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dc.contributor.authorLarsson, Petter
dc.contributor.authorvon Seth, Johanna
dc.contributor.authorHagen, Ingerid Julie Hagen
dc.contributor.authorGötherström, Anders
dc.contributor.authorAndrosov, Semyon
dc.contributor.authorGermonpré, Mietje
dc.contributor.authorBergfeldt, Nora
dc.contributor.authorFedorov, Sergey
dc.contributor.authorEide, Nina E.
dc.contributor.authorSokolova, Natalia
dc.contributor.authorBerteaux, Dominique
dc.contributor.authorAngerbjörn, Anders
dc.contributor.authorFlagstad, Øystein
dc.contributor.authorPlotnikov, Valeri
dc.contributor.authorNorén, Karin
dc.contributor.authorDíez-del-Molino, David
dc.contributor.authorDussex, Nicolas
dc.contributor.authorStanton, David W.G.
dc.contributor.authorDalén, Love
dc.date.accessioned2019-11-15T12:32:49Z
dc.date.available2019-11-15T12:32:49Z
dc.date.issued2019
dc.identifier.issn0962-8436
dc.identifier.urihttp://hdl.handle.net/11250/2628745
dc.description.abstractAncient DNA provides a powerful means to investigate the timing, rate and extent of population declines caused by extrinsic factors, such as past climate change and human activities. One species probably affected by both these factors is the arctic fox, which had a large distribution during the last glaciation that subsequently contracted at the start of the Holocene. More recently, the arctic fox population in Scandinavia went through a demographic bottleneck owing to human persecution. To investigate the consequences of these processes, we generated mitogenome sequences from a temporal dataset comprising Pleistocene, historical and modern arctic fox samples. We found no evidence that Pleistocene populations in mid-latitude Europe or Russia contributed to the present-day gene pool of the Scandinavian population, suggesting that postglacial climate warming led to local population extinctions. Furthermore, during the twentieth-century bottleneck in Scandinavia, at least half of the mitogenome haplotypes were lost, consistent with a 20-fold reduction in female effective population size. In conclusion, these results suggest that the arctic fox in mainland Western Europe has lost genetic diversity as a result of both past climate change and human persecution. Consequently, it might be particularly vulnerable to the future Challenges posed by climate change. This article is part of a discussion meeting issue ‘The past is a Foreign country: how much can the fossil record actually inform conservation?’nb_NO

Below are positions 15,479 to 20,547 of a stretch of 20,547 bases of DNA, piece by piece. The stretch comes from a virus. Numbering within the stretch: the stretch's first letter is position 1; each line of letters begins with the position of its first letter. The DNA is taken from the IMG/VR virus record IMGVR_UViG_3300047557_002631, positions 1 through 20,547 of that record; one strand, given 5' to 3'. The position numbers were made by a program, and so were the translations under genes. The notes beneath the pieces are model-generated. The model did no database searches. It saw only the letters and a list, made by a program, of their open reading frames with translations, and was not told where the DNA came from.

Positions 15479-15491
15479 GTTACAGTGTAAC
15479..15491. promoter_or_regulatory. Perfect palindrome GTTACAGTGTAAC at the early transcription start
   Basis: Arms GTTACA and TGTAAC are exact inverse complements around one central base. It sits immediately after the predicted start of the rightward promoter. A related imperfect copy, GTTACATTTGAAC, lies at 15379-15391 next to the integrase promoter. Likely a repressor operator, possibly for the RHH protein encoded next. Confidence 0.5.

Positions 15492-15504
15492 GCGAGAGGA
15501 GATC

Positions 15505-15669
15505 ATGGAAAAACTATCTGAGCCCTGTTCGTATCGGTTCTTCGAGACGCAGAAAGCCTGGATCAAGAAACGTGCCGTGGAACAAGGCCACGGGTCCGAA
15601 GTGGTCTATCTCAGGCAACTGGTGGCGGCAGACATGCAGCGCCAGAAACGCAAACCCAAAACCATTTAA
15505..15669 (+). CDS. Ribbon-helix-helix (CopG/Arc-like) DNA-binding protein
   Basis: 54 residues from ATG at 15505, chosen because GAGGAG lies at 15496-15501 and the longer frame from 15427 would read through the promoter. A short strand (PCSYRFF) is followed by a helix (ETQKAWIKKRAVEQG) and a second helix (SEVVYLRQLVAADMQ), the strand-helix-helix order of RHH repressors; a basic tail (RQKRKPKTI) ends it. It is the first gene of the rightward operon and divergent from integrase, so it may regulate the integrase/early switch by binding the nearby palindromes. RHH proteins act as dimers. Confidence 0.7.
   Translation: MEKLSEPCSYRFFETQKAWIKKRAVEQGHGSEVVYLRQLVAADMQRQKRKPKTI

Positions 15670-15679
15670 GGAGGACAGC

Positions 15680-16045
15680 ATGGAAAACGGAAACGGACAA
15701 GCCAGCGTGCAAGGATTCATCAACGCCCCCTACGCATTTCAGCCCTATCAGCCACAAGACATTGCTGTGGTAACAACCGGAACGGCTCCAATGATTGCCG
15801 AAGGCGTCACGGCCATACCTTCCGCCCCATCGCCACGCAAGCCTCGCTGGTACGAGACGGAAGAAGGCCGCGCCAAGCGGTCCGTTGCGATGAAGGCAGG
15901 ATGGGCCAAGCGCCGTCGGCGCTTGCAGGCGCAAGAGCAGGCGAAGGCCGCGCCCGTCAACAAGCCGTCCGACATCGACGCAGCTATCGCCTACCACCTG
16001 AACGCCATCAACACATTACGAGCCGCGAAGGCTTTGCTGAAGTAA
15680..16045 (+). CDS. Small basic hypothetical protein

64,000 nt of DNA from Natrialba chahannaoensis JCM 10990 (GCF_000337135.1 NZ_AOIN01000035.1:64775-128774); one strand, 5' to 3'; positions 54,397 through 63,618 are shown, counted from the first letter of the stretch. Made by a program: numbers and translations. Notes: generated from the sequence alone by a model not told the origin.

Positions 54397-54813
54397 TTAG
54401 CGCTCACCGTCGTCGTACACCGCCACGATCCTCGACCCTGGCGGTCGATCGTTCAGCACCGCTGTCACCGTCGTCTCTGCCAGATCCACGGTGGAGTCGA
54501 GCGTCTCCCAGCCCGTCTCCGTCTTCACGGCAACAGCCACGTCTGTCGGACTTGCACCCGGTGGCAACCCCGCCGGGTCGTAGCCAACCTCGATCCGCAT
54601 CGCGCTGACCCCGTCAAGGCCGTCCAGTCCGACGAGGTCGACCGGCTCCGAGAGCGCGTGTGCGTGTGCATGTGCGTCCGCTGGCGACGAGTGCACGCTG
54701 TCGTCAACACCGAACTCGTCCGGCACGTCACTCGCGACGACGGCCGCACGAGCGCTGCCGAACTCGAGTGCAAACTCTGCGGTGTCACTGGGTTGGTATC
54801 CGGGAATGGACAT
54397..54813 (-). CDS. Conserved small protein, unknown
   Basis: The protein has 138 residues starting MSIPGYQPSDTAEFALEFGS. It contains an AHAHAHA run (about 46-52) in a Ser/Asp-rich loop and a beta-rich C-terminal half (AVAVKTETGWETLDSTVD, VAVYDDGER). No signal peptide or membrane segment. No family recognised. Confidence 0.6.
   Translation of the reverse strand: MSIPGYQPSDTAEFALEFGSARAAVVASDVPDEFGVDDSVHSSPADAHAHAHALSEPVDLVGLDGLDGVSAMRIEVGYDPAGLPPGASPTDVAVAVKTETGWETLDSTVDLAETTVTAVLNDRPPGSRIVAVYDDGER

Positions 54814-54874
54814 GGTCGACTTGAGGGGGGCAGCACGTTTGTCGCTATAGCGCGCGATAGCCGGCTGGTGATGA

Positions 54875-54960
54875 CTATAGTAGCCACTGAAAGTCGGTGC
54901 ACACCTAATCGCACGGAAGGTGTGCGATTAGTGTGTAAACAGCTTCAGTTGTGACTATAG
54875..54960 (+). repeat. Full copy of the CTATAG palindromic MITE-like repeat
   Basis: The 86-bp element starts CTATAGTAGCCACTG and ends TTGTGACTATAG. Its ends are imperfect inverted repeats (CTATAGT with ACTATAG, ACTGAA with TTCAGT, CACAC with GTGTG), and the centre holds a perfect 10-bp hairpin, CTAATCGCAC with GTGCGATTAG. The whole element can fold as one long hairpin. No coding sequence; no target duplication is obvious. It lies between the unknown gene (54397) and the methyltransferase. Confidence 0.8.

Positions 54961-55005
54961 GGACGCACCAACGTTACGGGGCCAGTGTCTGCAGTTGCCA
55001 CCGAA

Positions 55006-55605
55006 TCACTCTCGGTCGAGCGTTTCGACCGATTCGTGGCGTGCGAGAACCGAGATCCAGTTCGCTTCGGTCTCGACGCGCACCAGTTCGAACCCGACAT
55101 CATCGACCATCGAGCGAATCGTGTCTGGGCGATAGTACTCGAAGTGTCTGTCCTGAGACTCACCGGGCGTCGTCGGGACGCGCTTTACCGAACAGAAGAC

dc.language.isoengnb_NO
dc.rightsNavngivelse 4.0 Internasjonal*
dc.rights.urihttp://creativecommons.org/licenses/by/4.0/deed.no*
dc.subjectmitochondrial DNAnb_NO
dc.subjectmitogenomenb_NO
dc.subjectarctic foxnb_NO
dc.subjectbottlenecknb_NO
dc.subjectclimate changenb_NO
dc.subjectevolutionnb_NO
dc.subjectgeneticsnb_NO
dc.subjectgenomicsnb_NO
dc.titleConsequences of past climate change and recent human persecution on mitogenomic diversity in the arctic foxnb_NO
dc.typePeer reviewednb_NO
dc.description.versionpublishedVersionnb_NO
dc.rights.holder© 2019 The Authors.nb_NO
dc.subject.nsiVDP::Matematikk og Naturvitenskap: 400::Zoologiske og botaniske fag: 480nb_NO
dc.source.volume374nb_NO
dc.source.journalPhilosophical Transactions of the Royal Society of London. Biological Sciencesnb_NO
dc.identifier.doi10.1098/rstb.2019.0212
dc.identifier.cristin1746706


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Navngivelse 4.0 Internasjonal
Except where otherwise noted, this item's license is described as Navngivelse 4.0 Internasjonal